As far as I can tell, the microfoundations of macroeconomics are, well, shaky at best, so I would like to see the papers in macroeconomics that convinced you of your statement above with respect to macroeconomics.

So I am rather unconvinced that your claim about what happens is accurate.

It would be better to admit that you don’t know, or that you are never likely to know, but instead it seems to be assumed that findings must be produced (that’s what economists do, you see), and however divorced from reality, some results are better than none.
Yes, that is an important force in applied economics. Governments, well at least democratic governments, want some advice on what to do, and are very reluctant to accept the laissez-faire answer of “do nothing”. And why do democratic governments want this sort of advice? Because much of the voting population does want governments to intervene and do something. And of course economists who don’t want to compromise themselves by providing practical advice generally don’t apply for government jobs doing that sort of work. And for those who do get the jobs, using a model at least provides some protection against claims of individual bias and arbitrary decison-making.

62

Dan Hind 06.25.09 at 10:47 am

Tracy –

1.

You asked for a reference for my claims about Kenneth Arrow –

“At its most basic, Arrow’s work demonstrated in formal terms – that is, in mathematical expression – that collective rational group decisions are logically impossible. Arrow’s paradox, or Arrow’s impossibility theorem, as it came to be called, presented an unshakeable mathematical argument that destroyed the academic validity of most kinds of social contract.”

Alex Abella, Soldier of Reason: The RAND Corporation and the Rise of the American Empire (New York: Harcourt), 2008, p.51. I spent some time in the British Library looking at the subject a couple of months back and didn’t find anything to contradict Abella’s description. We don’t rank our preferences in the manner that RCT claims, which makes RCT moonshine from the ground up.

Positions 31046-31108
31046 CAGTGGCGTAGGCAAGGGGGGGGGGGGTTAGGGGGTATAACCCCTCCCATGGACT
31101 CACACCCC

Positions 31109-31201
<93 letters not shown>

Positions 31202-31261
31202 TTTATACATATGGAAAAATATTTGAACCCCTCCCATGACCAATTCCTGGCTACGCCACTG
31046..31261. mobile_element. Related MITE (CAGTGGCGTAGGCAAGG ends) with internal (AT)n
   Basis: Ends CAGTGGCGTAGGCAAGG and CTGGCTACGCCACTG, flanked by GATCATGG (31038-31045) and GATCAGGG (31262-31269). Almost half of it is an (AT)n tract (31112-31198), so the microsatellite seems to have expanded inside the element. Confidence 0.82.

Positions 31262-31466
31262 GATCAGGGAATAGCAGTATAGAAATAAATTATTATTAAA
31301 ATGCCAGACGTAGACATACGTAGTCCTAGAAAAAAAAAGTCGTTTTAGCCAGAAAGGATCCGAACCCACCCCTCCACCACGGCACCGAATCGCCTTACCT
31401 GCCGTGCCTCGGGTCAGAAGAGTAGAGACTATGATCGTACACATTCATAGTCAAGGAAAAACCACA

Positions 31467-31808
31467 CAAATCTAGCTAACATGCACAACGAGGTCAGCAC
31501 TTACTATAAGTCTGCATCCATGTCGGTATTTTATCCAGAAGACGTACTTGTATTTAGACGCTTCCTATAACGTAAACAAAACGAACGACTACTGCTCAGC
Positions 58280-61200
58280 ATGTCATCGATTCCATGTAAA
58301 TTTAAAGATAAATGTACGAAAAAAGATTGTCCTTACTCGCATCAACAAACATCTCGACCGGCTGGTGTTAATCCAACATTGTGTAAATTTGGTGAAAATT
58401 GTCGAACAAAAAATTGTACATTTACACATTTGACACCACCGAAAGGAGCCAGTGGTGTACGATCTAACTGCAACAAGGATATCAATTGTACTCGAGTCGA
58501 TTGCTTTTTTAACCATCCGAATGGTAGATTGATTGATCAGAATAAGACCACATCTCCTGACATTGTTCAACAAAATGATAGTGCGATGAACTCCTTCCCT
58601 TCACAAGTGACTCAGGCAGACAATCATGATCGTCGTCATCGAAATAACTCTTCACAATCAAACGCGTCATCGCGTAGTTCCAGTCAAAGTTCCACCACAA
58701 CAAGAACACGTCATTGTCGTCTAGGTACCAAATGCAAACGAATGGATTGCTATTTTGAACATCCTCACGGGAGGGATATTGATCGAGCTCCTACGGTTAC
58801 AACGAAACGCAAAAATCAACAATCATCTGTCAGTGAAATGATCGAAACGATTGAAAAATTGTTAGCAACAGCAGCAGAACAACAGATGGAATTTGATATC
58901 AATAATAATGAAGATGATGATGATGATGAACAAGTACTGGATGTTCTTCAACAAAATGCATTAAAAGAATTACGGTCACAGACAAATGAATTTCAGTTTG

2.

I am not sure what point you are making about public goods – I argued that it “followed from rational choice theory that only markets can discover and deliver public goods justly”. If collective decision-making is irrational by definition – as RCT claims – then only the market is left to deliver anything at all in a just way.

3.

To repeat – I said that RCT undermined efforts to regulate. To undermine something is not necessarily to destroy it – an undermined wall doesn’t always fall down.

Similarly, constant accusations of mental infirmity and ignorance might undermine my self-confidence but they won’t necessarily cause me lose faith in myself altogether.

4.

“You have now made two contradictory claims about markets:
In the real world markets require governments.
Furthermore, rational choice equated human motivation with self-interest in a way that undermined any and all practical attempts to subordinate markets to anything at all”

My claims are not contradictory – I was making a claim about the world and another claim about RCT – RCT doesn’t describe the real world, which is the point I am trying to make.

5.

Here are two claims –

1. RCT provided useful intellectual weight to attempts to deregulate or to fend off new regulation, contributing directly to the current financial crisis.

2. Its governing assumptions about human agency are indefensible.

Do you disagree with both claims?

63

Tracy W 06.25.09 at 2:24 pm

1. Dan Hind, Alex Abella’s statement is quite different to what you said Kenneth Arrow established. To quote you:

Arrow claimed to have established mathematically that attempts to establish public goods collectively (to pursue a collective utility) could only be resolved by force or fraud –

To quote Alex Abella:

At its most basic, Arrow’s work demonstrated in formal terms – that is, in mathematical expression – that collective rational group decisions are logically impossible.

[emphasis mine]
Nothing in there about force or fraud being used to resolve collective decisions.